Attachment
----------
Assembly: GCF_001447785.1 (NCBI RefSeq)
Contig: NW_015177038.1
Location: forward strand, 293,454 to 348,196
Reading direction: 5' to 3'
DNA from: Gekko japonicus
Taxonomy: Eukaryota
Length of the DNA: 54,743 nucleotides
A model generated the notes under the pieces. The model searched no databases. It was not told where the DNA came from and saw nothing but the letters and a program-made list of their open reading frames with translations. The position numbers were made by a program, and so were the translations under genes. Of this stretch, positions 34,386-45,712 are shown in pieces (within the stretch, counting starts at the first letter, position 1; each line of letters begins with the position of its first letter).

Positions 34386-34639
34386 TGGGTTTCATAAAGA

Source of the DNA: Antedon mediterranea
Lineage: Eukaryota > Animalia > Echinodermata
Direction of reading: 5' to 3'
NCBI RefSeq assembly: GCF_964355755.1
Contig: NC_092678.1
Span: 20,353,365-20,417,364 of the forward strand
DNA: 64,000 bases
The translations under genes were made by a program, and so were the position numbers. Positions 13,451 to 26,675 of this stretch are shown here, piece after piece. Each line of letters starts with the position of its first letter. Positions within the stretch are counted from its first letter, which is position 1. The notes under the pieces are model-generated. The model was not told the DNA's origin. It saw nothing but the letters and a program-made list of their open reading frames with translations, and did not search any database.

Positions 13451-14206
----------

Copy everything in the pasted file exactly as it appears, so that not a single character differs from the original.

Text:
Assembly: GCF_001447785.1 (NCBI RefSeq)
Contig: NW_015177038.1
Location: forward strand, 293,454 to 348,196
Reading direction: 5' to 3'
DNA from: Gekko japonicus
Taxonomy: Eukaryota
Length of the DNA: 54,743 nucleotides
A model generated the notes under the pieces. The model searched no databases. It was not told where the DNA came from and saw nothing but the letters and a program-made list of their open reading frames with translations. The position numbers were made by a program, and so were the translations under genes. Of this stretch, positions 34,386-45,712 are shown in pieces (within the stretch, counting starts at the first letter, position 1; each line of letters begins with the position of its first letter).

Positions 34386-34639
34386 TGGGTTTCATAAAGA

Source of the DNA: Antedon mediterranea
Lineage: Eukaryota > Animalia > Echinodermata
Direction of reading: 5' to 3'
NCBI RefSeq assembly: GCF_964355755.1
Contig: NC_092678.1
Span: 20,353,365-20,417,364 of the forward strand
DNA: 64,000 bases
The translations under genes were made by a program, and so were the position numbers. Positions 13,451 to 26,675 of this stretch are shown here, piece after piece. Each line of letters starts with the position of its first letter. Positions within the stretch are counted from its first letter, which is position 1. The notes under the pieces are model-generated. The model was not told the DNA's origin. It saw nothing but the letters and a program-made list of their open reading frames with translations, and did not search any database.

Positions 13451-14206